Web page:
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Yahoo director named in California sexual harassment claim

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Laws protect Los Angeles employees from unwelcome sexual conduct in the workplace. Sexual harassment does not have to include physical contact. However, when quid pro quo harassment -- sexual favors in exchange for advancing in or keeping a job -- does occur, an employee's job status is dependent on giving in to unwanted advances.

A former software engineer has filed a California employment lawsuit against Yahoo Inc. and the company's senior engineering director. The plaintiff alleges the female boss pressured the worker, also female, to have sex with her on several occasions. As a "reward" for the favors, the employee was promised a "bright future" with Yahoo.

The complaint alleges the harassment began after the woman was hired in February 2013. The engineer went to work for Yahoo the same year the company purchased a mobile business owned by the plaintiff. The executive named as a defendant is a senior director with Yahoo Mobile.

The plaintiff stated she reported the unwelcome behavior to Yahoo's human resources department, but the company apparently never acted upon it. Meanwhile, the director gave the subordinate two less than favorable reviews for job performance. The company placed the software engineer on unpaid leave following the sexual harassment complaint and later fired her - a wrongful dismissal, according to the lawsuit seeking compensatory and punitive damages.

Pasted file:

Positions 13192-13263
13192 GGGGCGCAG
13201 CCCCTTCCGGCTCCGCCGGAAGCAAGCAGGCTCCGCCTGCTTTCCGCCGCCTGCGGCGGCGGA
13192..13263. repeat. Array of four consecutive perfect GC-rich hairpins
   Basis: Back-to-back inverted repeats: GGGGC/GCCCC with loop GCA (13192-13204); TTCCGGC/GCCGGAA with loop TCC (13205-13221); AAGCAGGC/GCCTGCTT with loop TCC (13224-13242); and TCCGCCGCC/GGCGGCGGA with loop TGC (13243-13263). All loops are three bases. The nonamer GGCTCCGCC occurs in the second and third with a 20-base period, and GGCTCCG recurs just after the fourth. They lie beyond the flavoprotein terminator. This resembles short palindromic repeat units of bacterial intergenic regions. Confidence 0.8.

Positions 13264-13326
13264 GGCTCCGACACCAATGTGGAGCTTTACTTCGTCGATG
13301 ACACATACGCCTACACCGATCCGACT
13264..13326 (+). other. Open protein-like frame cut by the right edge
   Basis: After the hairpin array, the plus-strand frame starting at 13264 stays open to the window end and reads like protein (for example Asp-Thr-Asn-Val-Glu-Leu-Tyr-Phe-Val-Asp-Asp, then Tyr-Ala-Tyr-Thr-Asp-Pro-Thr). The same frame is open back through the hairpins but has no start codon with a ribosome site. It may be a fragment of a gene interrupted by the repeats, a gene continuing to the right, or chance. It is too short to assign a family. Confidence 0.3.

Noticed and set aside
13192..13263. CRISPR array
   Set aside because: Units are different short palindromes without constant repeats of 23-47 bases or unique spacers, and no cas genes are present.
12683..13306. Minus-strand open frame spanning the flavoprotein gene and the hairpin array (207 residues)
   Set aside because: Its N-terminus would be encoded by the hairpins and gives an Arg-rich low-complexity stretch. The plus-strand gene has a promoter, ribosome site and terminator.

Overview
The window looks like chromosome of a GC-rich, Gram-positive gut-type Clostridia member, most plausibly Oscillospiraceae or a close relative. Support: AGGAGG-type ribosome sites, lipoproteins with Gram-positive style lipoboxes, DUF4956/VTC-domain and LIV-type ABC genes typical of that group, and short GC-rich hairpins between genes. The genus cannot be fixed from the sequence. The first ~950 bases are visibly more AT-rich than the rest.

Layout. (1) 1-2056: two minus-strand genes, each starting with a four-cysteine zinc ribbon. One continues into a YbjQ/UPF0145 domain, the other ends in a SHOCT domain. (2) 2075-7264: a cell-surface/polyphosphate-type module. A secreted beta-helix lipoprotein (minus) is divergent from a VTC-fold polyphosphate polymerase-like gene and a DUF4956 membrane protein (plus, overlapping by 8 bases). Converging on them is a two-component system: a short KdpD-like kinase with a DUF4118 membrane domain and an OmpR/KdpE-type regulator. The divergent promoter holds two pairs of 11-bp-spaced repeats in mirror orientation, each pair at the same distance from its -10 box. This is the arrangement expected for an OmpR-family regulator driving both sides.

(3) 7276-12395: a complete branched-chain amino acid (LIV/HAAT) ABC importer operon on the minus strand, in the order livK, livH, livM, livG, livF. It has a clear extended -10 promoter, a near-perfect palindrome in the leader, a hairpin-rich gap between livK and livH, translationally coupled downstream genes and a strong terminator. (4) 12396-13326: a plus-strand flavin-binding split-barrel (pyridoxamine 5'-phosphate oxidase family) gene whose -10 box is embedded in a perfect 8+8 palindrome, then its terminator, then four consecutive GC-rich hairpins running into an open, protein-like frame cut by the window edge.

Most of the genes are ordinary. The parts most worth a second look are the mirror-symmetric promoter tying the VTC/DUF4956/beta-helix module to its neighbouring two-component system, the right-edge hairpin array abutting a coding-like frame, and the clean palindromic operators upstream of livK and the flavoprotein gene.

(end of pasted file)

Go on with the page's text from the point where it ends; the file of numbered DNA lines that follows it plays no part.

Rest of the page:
The company has been supportive of the plaintiff's former supervisor. A Yahoo representative claimed the engineer's allegations were unfounded. The company vowed to defend the director in court.

Quid pro quo is one form of sexual harassment. The other involves sexual misconduct that creates an abusive or hostile working environment. Harassment includes unwanted behaviors like leering, sexually-charged comments and verbal or written propositioning, among other actions.

California employers are responsible for safeguarding workers against harassment and discrimination. Employers who shirk duties to investigate complaints and stop and prevent future harassment may be liable for damages.

Source: New York Post, "Yahoo executive Maria Zhang sued by female employee for sexual harassment" Jul. 13, 2014

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